Mucus - part of the 0.5% of saliva that is not water - contains salivary mucins, compounds that actively protect teeth from damage by the cavity-causing bacterium Streptococcus mutans, according to a new study.
Previously it was thought that salivary mucins - large glycoproteins - did little more than keep mucus in saliva slippery and elastic, contributing to its gel-like properties. But now it seems they play an active role in defending against pathogens and keeping the human microbiome healthy.
S. mutans causes tooth decay by first attaching itself to teeth by forming a biofilm from sticky polymers that it produces. As the bacterium grows under the protection of the biofilm, organic acid byproducts of its metabolism attack the tooth enamel, causing cavities.
For their study, the researchers focused on how the salivary mucin MUC5B affects the ability of S.mutans to attach to teeth and form a biofilm. These are the two key steps necessary for cavities to form, Frenkel explains.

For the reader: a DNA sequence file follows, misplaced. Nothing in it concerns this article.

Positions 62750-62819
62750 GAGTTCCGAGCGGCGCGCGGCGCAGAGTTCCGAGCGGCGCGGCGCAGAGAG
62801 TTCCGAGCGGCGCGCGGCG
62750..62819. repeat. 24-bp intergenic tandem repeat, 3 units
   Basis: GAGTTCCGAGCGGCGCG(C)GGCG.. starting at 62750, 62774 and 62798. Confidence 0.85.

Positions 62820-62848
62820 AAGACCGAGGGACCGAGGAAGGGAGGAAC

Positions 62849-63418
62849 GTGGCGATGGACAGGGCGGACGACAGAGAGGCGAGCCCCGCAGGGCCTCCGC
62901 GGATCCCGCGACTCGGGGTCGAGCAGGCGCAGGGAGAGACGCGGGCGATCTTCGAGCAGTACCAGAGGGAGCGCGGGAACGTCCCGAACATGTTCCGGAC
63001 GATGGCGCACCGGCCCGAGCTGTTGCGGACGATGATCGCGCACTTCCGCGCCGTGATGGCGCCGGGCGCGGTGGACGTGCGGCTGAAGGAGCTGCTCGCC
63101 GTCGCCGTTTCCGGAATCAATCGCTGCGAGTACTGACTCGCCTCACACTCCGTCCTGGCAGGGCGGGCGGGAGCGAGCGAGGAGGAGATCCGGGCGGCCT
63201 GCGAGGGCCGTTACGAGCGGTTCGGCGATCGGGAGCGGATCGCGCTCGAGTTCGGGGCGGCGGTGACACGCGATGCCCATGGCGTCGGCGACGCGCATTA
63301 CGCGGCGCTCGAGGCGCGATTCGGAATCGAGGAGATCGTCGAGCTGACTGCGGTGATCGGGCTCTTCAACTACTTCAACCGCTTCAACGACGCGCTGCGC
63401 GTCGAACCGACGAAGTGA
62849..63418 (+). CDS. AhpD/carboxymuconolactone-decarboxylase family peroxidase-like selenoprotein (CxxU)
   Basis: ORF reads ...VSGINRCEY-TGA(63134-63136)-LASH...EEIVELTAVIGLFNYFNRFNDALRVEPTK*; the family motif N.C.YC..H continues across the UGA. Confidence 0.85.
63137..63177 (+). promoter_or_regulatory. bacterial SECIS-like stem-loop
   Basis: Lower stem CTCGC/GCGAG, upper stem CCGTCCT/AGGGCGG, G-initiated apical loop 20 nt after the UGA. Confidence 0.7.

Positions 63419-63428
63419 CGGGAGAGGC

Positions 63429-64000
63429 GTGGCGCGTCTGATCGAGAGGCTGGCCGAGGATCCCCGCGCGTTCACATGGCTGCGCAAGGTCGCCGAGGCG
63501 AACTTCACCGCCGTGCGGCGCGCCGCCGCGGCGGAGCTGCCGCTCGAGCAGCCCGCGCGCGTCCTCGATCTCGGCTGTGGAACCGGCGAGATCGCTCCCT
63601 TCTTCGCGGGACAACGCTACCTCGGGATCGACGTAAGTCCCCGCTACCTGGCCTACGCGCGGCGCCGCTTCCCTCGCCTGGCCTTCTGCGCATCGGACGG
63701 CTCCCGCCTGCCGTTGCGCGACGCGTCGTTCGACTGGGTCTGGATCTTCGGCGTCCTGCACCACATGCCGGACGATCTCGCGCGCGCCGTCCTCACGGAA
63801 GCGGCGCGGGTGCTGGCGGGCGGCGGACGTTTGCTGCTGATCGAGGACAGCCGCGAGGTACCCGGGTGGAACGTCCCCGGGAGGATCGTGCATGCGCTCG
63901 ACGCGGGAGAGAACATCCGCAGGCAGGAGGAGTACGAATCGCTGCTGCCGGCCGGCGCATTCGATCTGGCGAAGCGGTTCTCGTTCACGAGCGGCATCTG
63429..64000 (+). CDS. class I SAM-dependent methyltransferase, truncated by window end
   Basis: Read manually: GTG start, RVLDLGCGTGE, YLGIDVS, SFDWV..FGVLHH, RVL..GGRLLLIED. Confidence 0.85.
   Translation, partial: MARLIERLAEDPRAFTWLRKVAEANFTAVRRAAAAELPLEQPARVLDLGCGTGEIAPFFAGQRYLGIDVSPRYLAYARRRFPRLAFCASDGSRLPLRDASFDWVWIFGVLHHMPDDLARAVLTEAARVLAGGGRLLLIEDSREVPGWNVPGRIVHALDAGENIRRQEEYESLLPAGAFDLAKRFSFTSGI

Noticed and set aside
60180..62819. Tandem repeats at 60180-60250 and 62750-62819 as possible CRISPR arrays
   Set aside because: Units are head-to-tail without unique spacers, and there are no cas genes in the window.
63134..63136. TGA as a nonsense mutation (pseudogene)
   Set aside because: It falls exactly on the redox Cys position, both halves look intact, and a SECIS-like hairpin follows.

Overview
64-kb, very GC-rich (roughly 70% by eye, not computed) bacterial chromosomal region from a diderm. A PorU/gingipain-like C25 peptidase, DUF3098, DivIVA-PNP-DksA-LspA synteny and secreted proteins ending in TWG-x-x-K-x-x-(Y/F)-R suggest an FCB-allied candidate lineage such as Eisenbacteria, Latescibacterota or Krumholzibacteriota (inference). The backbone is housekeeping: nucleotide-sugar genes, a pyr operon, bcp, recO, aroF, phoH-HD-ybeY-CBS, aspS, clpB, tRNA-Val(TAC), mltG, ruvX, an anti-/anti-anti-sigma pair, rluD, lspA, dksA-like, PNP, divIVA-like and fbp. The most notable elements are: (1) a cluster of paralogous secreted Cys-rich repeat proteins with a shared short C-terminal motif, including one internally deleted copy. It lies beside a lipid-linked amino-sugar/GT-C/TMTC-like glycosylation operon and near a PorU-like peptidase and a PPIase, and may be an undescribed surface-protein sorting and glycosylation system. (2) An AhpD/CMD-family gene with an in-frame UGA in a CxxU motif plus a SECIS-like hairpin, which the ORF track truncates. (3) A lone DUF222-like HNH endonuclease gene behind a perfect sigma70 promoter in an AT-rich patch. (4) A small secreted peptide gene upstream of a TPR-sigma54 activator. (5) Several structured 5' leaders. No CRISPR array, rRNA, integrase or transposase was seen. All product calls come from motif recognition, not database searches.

The investigation grew out of previous work looking at gastric mucins in pigs that protected against lung pathogens. The researchers wondered if salivary mucins might also play a protective role.
Frenkel says common diseases like cystic fibrosis, ulcerative colitis and asthma have been linked to problems with mucin production.
"There is increasing evidence that mucins aren't just part of the mucus for structure or physical protection, but that they play an active role in protecting the host from pathogens and maintaining a healthy microbial environment," she adds.